FIRE ECOLOGY

SPECIES: Andropogon cabanisii
FIRE ECOLOGY OR ADAPTATIONS : Firegrass sprouts from basal buds after aerial portions are burned [10]. If thick tufts form [4], they may protect the basal buds from fire damage. POSTFIRE REGENERATION STRATEGY : Tussock graminoid Secondary colonizer - on-site seed

FIRE EFFECTS

SPECIES: Andropogon cabanisii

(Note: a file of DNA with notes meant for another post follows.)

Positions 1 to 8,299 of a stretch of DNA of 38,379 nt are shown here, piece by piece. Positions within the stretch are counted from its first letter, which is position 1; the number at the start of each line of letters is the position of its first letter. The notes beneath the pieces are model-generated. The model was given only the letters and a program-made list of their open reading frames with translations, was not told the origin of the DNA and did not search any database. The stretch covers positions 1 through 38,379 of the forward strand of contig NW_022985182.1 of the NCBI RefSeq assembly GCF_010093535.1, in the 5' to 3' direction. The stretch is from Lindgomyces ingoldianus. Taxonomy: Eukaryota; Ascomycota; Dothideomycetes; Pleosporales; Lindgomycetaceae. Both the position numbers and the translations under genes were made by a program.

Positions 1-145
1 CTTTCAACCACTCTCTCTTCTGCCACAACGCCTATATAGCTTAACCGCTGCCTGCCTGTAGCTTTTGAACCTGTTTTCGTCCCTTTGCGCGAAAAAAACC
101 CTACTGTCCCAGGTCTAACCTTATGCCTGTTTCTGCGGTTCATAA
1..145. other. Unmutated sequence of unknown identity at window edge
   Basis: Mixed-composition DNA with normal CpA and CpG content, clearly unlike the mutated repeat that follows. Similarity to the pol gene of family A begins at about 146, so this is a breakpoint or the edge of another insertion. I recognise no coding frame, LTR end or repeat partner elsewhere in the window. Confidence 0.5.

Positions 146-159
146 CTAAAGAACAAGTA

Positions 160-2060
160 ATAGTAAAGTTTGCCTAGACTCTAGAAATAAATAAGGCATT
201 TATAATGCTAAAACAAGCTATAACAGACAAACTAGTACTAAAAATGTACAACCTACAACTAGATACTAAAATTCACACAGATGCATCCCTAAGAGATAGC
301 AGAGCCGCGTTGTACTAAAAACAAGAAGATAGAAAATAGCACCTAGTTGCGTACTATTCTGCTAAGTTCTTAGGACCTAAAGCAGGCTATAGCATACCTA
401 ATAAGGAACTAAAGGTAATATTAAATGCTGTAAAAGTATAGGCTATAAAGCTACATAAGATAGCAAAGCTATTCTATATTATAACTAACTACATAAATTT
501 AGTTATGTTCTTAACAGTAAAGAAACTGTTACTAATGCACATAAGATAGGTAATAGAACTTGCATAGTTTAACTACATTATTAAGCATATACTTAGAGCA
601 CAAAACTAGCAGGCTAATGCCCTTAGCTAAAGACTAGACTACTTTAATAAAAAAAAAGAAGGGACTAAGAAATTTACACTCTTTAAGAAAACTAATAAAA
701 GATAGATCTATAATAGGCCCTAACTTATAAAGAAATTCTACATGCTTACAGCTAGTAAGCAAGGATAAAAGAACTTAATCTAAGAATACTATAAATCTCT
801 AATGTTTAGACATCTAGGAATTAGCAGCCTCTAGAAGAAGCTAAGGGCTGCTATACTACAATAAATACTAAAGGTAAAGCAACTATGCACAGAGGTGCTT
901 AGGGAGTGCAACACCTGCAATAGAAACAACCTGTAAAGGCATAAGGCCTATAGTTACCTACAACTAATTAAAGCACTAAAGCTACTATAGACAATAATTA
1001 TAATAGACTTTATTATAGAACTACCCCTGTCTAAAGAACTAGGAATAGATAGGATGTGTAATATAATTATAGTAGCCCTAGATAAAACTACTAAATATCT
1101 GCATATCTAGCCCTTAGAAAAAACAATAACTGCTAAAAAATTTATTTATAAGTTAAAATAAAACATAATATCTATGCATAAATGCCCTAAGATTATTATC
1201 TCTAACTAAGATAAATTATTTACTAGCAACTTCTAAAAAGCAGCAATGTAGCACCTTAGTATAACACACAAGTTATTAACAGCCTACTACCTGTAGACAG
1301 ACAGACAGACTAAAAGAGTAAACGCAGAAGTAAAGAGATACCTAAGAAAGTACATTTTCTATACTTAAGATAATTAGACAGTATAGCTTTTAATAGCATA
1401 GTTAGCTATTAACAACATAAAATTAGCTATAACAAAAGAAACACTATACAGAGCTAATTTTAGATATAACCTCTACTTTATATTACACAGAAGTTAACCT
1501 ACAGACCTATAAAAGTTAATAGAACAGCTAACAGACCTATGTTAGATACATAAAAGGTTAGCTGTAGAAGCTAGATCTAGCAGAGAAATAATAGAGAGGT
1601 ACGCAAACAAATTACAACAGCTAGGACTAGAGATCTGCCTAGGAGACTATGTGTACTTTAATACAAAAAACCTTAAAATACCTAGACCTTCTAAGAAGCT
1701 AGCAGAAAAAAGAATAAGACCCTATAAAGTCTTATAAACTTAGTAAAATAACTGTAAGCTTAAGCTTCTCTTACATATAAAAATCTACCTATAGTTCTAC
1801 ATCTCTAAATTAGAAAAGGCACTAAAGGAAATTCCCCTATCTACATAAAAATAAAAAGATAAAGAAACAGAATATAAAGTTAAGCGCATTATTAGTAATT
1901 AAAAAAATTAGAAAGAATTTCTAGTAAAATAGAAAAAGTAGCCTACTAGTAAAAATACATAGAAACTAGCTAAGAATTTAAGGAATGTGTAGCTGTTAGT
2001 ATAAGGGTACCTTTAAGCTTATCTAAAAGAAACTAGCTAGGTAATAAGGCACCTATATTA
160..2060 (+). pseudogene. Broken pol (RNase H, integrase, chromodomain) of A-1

IMMEDIATE FIRE EFFECT ON PLANT : Firegrass culms are killed by fire [10]. DISCUSSION AND QUALIFICATION OF FIRE EFFECT : NO-ENTRY PLANT RESPONSE TO FIRE : Firegrass responds to fire with rapid growth and increased flowering [9,10]. Firegrass in the rockland pine vegetation of South Florida recovers in place and has approximately the same number of individuals before and after fire [7,10]. Firegrass in this habitat flowers very infrequently except in recently burned pineland [10]. It flowers the first autumn after fire provided the plant has had time to sprout [9]. About a year after fire, burned sites have a stand of tall grasses, including firegrass. This grass stage is typically prominent for only one season. After 2 or 3 years the shrub understory has largely recovered, and the grasses are much less prominent [9]. Saw-palmetto flatwoods in south-central Florida were burned to improve native pastures. Average cover of all grasses, including firegrass, increased from 30.5 percent to 42.2 percent after fire treatment [5]. Firegrass occurred in all measured longleaf pine and slash pine forests in Liberty County that had been subject to prescribed fires designed to retard development of a shrub component [12]. DISCUSSION AND QUALIFICATION OF PLANT RESPONSE : NO-ENTRY FIRE MANAGEMENT CONSIDERATIONS : Limestone rockland slash pine forests of southeastern Florida require fire to be maintained. These forests have been invaded by Brazilian pepper which shades out the herbaceous flora, including firegrass. Prescribed burning at approximately 5-year intervals within Everglades National Park has largely prevented establishment of Brazilian pepper. Native tropical hardwood tree species will also shade out firegrass and other herbaceous species and they, too, can be controlled by fire. In the absence of fire a layer of pine litter 8 to 28 inches (20-70 cm) thick develops, and contributes to the elimination of the herbaceous flora [7]. In the absence of fire for 15 to 25 years, pineland vegetation develops into tropical hardwood hammocklike vegetation with a 13- to 20-foot (4-6 m) canopy under the emergent pines. In a pine forest burned at intervals of about 5 years, hardwood shrubs rarely exceed 10 feet (3 m) in height. In 11 limestone rockland slash pine forest sites in Everglades National Park subject to prescribed burning every 3 to 7 years, firegrass had a mean frequency of 44 percent and a density of 280 plants per 100 square meters. Brazilian pepper was absent. In another stand which had escaped fire for about 35 years, but in which Brazilian pepper was also absent, frequency and density of firegrass were zero [7].